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Urinary incontinence surgery - female - discharge

Open retropubic colposuspension - discharge; Laparoscopic retropubic colposuspension - discharge; Needle suspension - discharge; Burch colposuspension - discharge; VOS - discharge; Urethral sling - discharge; Pubo-vaginal sling - discharge; Pereyra, Stamey, Raz, and Gittes procedures - discharge; Tension free vaginal tape - discharge; Transobturator sling - discharge; Marshall-Marchetti retropubic bladder suspension - discharge, Marshal-Marcheti-Krantz (MMK) - discharge

Stress incontinence is a leakage of urine that happens when you are active or when there is pressure on your pelvic area. You had surgery to correct this problem. This article tells you how to take care of yourself after you leave the hospital.

When You're in the Hospital

Stress incontinence is a leakage of urine that happens when you are active or when there is pressure on your pelvic area. Walking or doing other exercise, lifting, coughing, sneezing, and laughing can all cause urine leakage if you have stress incontinence. You had surgery to correct this problem. Your surgeon may have operated on the ligaments and other body tissues that hold your bladder or urethra in place.

What to Expect at Home

You may be tired and need more rest for about 4 weeks. You may have pain or discomfort in your vaginal area or leg for a few months. Light bleeding or discharge from the vagina is normal.

You may go home with a catheter (tube) to drain urine from your bladder.


Take care of your surgical incision (cut).

Nothing should go into the vagina for at least 6 weeks. If you are menstruating, do not use tampons for at least 6 weeks. Use pads instead. Do not douche. Do not have sexual intercourse during this time.

Try to prevent constipation. Straining during bowel movements will put pressure on your incision.

Your health care provider may ask you to wear compression stockings for 4 to 6 weeks. These will improve your circulation and help prevent blood clots from forming.

Know the signs and symptoms of a urinary tract infection. Ask your provider for information about this. Call your provider if you think you might have a urinary tract infection.


You may slowly start your normal household activities. But be careful not to get overtired.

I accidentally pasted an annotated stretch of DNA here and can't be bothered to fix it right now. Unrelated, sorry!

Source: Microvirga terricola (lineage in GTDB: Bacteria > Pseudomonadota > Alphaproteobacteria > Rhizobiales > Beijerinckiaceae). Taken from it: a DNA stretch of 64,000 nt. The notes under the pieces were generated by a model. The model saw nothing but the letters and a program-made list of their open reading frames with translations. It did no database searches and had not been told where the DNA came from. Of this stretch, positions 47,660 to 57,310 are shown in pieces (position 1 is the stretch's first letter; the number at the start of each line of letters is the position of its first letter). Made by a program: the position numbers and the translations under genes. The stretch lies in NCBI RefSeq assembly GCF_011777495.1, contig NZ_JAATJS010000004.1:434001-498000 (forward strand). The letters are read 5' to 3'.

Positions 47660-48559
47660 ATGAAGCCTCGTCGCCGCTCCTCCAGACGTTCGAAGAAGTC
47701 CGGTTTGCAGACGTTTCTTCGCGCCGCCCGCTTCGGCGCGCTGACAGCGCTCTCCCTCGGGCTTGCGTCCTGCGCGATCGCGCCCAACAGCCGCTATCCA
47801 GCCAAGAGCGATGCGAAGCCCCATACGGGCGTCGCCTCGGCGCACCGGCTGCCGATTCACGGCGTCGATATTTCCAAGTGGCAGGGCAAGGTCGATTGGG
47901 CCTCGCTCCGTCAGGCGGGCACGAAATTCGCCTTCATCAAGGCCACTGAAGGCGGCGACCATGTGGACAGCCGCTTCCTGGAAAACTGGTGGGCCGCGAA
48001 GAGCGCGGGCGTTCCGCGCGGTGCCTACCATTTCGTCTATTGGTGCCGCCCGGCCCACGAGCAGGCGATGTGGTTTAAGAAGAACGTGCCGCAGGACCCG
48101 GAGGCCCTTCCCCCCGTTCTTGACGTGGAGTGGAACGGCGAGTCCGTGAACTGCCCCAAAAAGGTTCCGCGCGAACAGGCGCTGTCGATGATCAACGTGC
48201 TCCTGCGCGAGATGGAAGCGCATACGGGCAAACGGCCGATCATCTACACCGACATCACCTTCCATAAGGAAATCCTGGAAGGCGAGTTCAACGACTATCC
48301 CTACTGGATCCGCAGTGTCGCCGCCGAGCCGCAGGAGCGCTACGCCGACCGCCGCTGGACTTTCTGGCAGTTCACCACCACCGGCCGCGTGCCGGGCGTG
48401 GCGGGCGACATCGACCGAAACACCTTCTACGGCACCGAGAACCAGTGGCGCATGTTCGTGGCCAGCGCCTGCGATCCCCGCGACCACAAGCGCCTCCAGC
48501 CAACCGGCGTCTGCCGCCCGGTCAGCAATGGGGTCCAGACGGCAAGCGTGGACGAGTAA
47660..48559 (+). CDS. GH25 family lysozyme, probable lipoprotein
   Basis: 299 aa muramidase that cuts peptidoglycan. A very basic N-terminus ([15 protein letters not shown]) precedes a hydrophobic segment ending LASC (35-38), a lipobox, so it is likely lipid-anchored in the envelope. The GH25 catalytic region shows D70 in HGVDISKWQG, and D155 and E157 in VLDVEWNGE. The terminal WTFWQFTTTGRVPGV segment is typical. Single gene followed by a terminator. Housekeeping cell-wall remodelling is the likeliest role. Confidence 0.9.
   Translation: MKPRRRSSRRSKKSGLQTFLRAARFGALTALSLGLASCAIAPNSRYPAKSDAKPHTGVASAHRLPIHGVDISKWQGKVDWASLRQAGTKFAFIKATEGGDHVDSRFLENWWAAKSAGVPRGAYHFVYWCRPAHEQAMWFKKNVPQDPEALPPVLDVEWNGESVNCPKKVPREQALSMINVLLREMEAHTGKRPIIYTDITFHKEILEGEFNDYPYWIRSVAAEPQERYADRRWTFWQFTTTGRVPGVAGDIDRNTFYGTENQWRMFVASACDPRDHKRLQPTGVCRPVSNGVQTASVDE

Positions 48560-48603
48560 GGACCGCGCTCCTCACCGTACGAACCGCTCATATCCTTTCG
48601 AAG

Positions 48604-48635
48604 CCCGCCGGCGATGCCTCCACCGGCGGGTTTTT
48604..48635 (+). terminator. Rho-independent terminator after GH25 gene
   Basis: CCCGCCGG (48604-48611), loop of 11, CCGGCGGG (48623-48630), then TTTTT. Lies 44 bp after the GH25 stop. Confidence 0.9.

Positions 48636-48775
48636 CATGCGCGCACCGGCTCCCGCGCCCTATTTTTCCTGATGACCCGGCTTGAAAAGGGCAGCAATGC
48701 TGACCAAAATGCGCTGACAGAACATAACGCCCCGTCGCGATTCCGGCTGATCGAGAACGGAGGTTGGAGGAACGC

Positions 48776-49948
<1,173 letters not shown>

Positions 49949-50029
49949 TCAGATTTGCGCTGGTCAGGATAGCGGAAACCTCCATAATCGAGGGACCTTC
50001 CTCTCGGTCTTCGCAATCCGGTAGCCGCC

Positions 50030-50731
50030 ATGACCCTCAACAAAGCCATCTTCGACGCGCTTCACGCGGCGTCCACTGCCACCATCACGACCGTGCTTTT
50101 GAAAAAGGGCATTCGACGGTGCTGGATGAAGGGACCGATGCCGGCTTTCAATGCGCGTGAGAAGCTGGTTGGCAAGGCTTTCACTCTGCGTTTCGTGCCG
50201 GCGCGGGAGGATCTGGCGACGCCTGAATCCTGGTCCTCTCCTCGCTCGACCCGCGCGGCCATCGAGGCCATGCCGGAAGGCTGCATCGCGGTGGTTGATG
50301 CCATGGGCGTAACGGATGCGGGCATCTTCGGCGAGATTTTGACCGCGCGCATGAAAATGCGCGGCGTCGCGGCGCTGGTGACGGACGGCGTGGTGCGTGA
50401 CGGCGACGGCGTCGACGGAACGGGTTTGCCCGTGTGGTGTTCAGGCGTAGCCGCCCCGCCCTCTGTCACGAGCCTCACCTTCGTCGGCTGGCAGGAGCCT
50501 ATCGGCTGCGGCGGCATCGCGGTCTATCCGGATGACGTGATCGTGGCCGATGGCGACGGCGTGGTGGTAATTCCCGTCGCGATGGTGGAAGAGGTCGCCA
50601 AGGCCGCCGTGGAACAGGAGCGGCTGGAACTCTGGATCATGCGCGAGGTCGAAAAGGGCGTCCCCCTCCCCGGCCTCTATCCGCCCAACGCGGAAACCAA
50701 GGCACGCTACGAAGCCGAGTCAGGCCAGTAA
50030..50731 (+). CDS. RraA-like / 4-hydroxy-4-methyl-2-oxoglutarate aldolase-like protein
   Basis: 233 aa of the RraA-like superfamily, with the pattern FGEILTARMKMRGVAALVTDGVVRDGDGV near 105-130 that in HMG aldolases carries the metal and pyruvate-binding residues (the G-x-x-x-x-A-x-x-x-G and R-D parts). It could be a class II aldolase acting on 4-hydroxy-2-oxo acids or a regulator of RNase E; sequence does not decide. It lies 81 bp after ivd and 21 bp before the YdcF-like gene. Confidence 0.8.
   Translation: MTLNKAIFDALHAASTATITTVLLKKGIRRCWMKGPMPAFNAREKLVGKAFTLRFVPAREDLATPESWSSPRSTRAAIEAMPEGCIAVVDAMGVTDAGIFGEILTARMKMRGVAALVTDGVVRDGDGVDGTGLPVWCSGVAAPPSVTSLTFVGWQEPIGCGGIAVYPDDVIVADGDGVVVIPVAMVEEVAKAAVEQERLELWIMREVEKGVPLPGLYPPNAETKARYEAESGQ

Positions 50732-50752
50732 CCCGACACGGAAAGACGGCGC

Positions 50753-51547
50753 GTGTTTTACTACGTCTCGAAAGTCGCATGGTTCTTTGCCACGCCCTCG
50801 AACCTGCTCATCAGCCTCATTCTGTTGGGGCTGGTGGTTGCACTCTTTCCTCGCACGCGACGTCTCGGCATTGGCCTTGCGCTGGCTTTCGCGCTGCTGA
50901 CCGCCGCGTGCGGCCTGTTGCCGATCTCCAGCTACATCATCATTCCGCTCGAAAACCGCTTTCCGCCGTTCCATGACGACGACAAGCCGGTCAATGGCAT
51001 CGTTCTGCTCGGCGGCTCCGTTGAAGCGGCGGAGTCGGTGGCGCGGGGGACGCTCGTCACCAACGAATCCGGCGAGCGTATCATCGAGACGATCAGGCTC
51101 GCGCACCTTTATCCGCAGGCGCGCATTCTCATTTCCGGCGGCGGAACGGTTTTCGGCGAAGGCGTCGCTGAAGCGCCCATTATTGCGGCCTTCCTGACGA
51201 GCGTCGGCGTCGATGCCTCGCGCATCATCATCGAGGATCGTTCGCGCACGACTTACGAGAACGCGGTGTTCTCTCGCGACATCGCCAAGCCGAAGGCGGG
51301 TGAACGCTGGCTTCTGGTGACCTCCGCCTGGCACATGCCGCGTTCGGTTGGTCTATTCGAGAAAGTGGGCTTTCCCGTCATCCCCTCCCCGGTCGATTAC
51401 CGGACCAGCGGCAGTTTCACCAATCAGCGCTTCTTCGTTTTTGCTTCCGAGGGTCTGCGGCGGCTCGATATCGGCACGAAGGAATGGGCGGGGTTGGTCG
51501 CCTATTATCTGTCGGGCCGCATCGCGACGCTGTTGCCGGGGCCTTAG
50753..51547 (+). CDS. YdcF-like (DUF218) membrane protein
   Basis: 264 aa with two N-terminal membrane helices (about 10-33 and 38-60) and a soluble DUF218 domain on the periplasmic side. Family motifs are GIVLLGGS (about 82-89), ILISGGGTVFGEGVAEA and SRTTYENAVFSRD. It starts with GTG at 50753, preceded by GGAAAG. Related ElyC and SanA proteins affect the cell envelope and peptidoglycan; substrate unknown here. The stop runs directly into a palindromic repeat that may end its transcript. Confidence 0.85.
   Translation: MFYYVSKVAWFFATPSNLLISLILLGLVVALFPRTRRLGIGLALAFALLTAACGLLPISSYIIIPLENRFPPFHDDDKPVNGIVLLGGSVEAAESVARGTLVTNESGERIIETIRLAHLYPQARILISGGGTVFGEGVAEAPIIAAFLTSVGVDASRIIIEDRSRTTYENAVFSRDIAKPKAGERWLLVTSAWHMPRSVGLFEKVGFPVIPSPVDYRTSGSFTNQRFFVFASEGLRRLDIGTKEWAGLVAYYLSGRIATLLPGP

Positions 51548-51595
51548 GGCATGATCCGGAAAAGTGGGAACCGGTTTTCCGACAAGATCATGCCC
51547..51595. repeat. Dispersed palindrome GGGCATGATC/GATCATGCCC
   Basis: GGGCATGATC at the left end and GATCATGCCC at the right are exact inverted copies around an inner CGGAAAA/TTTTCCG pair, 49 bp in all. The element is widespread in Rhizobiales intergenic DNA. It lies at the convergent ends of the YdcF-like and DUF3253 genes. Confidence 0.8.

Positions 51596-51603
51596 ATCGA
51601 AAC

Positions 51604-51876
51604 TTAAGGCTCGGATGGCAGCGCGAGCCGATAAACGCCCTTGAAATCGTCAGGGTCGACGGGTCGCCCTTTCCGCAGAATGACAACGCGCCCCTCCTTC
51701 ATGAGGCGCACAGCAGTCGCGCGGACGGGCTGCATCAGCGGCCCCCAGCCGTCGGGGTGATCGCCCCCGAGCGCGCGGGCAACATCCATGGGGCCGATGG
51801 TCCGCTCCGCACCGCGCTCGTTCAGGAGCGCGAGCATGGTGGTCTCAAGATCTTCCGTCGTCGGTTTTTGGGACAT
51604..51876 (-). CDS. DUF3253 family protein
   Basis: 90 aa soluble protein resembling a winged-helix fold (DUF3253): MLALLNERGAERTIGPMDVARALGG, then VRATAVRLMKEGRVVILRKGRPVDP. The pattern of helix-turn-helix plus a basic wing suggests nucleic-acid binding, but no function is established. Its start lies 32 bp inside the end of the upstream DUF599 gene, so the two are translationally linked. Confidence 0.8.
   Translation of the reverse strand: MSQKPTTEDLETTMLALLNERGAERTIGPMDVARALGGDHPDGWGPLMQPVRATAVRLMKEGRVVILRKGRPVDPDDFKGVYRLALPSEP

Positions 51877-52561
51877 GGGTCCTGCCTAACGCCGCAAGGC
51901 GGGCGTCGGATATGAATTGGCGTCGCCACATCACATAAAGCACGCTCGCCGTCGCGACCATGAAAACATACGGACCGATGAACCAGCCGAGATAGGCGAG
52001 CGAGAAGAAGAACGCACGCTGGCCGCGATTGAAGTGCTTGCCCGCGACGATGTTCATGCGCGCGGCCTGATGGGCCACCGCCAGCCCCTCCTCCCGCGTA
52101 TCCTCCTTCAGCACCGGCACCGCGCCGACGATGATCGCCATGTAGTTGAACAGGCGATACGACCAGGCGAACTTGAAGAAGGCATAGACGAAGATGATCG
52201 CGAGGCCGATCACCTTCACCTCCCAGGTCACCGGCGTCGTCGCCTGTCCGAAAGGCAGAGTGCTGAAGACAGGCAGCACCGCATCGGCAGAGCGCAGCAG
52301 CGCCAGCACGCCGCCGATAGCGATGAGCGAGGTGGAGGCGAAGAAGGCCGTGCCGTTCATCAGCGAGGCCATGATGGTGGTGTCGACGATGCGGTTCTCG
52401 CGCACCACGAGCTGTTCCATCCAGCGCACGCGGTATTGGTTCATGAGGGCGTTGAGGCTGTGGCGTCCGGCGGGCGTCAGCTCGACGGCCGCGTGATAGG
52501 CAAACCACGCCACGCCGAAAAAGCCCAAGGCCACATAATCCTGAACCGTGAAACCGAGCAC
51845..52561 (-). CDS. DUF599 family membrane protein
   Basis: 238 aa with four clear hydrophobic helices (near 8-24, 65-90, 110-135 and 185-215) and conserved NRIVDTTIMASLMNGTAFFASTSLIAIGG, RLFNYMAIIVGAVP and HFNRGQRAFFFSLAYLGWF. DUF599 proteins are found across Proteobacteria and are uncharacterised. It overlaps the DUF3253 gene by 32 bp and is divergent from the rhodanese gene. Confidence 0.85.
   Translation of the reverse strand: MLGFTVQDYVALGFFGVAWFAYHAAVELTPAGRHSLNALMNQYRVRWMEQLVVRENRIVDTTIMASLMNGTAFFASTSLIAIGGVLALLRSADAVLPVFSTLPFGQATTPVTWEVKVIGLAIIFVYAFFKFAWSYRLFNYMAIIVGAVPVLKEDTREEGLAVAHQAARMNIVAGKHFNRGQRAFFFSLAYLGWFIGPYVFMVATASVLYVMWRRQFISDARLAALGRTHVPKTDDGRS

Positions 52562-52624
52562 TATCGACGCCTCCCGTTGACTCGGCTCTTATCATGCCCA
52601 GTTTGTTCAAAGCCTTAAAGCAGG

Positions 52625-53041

Walk up and down stairs slowly. Walk each day. Start slowly with 5-minute walks 3 or 4 times a day. Slowly increase the length of your walks.

Do not lift anything heavier than 10 pounds (4.5 kg) for at least 4 to 6 weeks. Lifting heavy objects puts too much stress on your incision.

Do not do strenuous activities, such as golfing, playing tennis, bowling, running, biking, weight lifting, gardening or mowing, and vacuuming for 6 to 8 weeks. Ask your provider when it is OK to start.

You may be able to return to work within a few weeks if your work is not strenuous. Ask your provider when it will be OK for you to go back.

You may start sexual intercourse after 6 weeks. Ask your provider when it will be OK to start.

Going Home with a Urinary Catheter

Your provider may send you home with a urinary catheter if you cannot urinate on your own yet. The catheter is a tube that drains urine from your bladder into a bag. You will be taught how to use and care for your catheter before you go home.

You may also need to do self-catheterization.

When to Call the Doctor

Contact your provider if you have:

Related Information

Anterior vaginal wall repair
Artificial urinary sphincter
Urinary incontinence - injectable implant
Urinary incontinence - retropubic suspension
Urinary incontinence - urethral sling procedures
Urinary incontinence - tension-free vaginal tape
Stress urinary incontinence
Urge incontinence
Urinary incontinence
When you have urinary incontinence
Kegel exercises - self-care
Indwelling catheter care
Self catheterization - female
Urinary incontinence products - self-care
Getting out of bed after surgery
Urinary incontinence - what to ask your doctor
Urinary catheters - what to ask your doctor


Hartigan SM, Chapple CR, Dmochowski RR. Retropubic suspension surgery for incontinence in women. In: Partin AW, Dmochowski RR, Kavoussi LR, Peters CA, eds. Campbell-Walsh-Wein Urology. 12th ed. Philadelphia, PA: Elsevier; 2021:chap 123.

Wagg AS. Urinary incontinence. In: Fillit HM, Rockwood K, Young J, eds. Brocklehurst's Textbook of Geriatric Medicine and Gerontology. 8th ed. Philadelphia, PA: Elsevier, 2017:chap 106.


Review Date: 1/1/2023  

Reviewed By: Kelly L. Stratton, MD, FACS, Associate Professor, Department of Urology, University of Oklahoma Health Sciences Center, Oklahoma City, OK. Also reviewed by David C. Dugdale, MD, Medical Director, Brenda Conaway, Editorial Director, and the A.D.A.M. Editorial team.

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